11/16/2014 01:31 pm ET Updated Jan 14, 2015

Ah, Yet Another Meaningless Corporate Fine

Apparently corporations can now exercise their religious beliefs and have free speech rights capable of affecting the outcome of elections, but until they can be put in a cell and made to work in the prison laundry, one or more persons must be punished for their crimes. The New York Times (11/13/14) reports that: "Big Banks Are Fined $4.25 Billion for Currency Rigging." I have frequently and reluctantly borrowed from the NRA: Corporations don't commit crimes; people commit crimes. According to the Times the banks "joined forces and shared information to 'double team' their clients and manipulate currency rates," but "the fines pose no risk to the health of the banks that settled." Surprise! Surprise! The frequency of these fines and their ever larger amounts indicate that they do not serve to deter. Those persons actually committing the crimes continue in their employment and probably receive raises and bonuses. The stockholders -- many of whom did not own the stock at the time of wrongdoing -- in effect, pay the fines. Ultimately the banks will find a way to pass the fines on to the consumer -- their customers.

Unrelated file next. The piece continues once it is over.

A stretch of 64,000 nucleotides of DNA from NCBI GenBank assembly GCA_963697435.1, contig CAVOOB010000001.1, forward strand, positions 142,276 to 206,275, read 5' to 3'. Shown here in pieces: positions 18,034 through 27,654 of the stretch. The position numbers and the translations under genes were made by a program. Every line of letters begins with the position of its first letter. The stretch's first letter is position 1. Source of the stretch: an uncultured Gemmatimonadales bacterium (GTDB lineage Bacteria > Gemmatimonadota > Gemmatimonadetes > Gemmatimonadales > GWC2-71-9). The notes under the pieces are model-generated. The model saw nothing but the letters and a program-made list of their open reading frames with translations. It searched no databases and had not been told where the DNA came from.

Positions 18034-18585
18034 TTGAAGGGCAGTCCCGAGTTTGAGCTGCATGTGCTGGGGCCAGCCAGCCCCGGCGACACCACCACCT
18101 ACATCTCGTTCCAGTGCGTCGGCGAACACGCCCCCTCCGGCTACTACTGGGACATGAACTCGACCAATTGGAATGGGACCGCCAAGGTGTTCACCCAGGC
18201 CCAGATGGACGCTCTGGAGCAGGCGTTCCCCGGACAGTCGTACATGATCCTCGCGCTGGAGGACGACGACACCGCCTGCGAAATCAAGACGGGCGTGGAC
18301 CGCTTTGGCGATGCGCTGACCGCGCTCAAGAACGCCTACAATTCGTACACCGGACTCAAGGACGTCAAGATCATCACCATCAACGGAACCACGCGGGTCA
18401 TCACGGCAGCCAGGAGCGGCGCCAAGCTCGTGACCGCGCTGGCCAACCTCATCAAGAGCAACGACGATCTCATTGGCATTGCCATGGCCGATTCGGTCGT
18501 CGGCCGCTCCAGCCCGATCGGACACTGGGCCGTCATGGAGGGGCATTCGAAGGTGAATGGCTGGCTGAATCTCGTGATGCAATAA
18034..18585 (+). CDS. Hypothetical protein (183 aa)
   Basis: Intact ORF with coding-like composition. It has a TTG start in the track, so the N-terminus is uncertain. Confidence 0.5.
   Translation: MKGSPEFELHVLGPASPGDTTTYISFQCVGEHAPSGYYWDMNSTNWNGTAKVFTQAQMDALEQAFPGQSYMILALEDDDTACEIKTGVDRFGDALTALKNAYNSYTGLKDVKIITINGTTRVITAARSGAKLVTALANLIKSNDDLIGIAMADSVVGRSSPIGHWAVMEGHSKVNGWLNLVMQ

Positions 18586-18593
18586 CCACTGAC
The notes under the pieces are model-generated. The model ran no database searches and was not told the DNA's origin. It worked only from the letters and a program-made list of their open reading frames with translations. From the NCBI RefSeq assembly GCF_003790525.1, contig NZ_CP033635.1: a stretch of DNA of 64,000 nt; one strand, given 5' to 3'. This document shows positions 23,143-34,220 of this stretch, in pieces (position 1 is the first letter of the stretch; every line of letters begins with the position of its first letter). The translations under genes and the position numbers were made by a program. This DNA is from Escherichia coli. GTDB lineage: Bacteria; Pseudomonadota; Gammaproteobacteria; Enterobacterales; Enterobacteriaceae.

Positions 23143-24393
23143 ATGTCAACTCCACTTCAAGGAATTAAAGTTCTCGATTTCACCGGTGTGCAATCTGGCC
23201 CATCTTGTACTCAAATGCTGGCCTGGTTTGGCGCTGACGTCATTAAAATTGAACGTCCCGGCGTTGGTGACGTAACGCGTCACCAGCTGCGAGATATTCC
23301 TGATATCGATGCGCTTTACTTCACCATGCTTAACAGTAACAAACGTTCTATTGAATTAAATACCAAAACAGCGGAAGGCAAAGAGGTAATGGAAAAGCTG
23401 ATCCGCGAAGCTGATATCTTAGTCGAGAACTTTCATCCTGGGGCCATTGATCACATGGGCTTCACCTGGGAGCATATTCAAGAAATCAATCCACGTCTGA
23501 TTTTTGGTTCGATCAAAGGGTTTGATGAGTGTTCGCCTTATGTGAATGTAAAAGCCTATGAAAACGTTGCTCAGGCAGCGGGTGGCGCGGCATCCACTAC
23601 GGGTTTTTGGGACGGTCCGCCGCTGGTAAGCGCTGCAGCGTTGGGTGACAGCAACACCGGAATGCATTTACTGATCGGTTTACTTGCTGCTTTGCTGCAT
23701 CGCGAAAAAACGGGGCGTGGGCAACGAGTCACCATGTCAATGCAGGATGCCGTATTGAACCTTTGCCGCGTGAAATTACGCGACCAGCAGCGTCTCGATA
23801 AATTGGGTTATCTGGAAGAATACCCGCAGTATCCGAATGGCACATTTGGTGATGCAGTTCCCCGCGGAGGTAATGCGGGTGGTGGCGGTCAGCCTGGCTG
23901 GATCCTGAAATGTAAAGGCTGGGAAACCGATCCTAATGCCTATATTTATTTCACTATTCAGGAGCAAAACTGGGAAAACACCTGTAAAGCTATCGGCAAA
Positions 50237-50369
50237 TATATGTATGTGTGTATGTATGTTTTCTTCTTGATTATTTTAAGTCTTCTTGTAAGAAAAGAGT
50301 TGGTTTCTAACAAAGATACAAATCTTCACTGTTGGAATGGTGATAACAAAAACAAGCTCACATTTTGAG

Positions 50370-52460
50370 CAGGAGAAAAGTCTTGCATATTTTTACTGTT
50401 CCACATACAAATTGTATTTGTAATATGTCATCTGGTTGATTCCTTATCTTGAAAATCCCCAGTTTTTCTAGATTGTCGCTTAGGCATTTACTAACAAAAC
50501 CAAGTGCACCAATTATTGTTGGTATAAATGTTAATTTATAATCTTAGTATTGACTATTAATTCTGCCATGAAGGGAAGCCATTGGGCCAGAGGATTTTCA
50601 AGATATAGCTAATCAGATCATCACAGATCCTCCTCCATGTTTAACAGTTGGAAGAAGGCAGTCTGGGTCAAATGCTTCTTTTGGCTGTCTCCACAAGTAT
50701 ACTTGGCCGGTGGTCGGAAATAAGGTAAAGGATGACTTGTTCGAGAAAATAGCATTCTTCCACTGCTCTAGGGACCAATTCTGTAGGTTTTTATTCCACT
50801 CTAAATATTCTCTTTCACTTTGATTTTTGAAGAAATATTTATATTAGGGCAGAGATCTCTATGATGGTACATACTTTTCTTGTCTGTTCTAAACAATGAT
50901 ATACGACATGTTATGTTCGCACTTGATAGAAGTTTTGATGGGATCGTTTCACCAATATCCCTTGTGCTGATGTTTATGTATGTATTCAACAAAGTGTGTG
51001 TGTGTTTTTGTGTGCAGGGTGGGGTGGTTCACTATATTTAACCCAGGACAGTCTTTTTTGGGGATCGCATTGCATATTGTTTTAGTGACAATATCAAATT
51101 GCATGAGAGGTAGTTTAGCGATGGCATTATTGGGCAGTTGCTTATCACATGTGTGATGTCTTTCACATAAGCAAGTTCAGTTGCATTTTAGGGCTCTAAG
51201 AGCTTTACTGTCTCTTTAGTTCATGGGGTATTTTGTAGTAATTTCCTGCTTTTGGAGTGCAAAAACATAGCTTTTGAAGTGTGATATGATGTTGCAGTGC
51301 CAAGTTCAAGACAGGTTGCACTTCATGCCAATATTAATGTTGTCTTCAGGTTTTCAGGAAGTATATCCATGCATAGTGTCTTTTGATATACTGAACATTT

True, no one was physically harmed or killed by this conduct as in many other instances in which the responsible corporate executives escape indictment and punishment. The perception, buttressed by the facts, is that somehow corporate executives of major corporations get a pass when it comes to individual criminal responsibility. These crimes are envisioned, created and carried out by people -- not by some mechanical, uncontrollable and faceless mechanical giant. Compare the fate of 5 black executives of a small corporation indicted, convicted and now serving sentences as long as 11 years basically for saying that they could pay their corporate bills and finding that they could not.

The public has this view, rightfully so, that corporations guilty of killing people, harming them or depriving them of their hard-earned money reach into their petty cash drawers to pay these fines -- no matter how large -- while gleefully going right on doing the conduct for which they were fined. This pervasive criminal conduct can no longer merely be the cost of doing business -- freedom of the guilty corporate executives must be the cost. Fines are what you pay for over-time parking -- not for major corporate criminal activity which kills, harms or steals from people.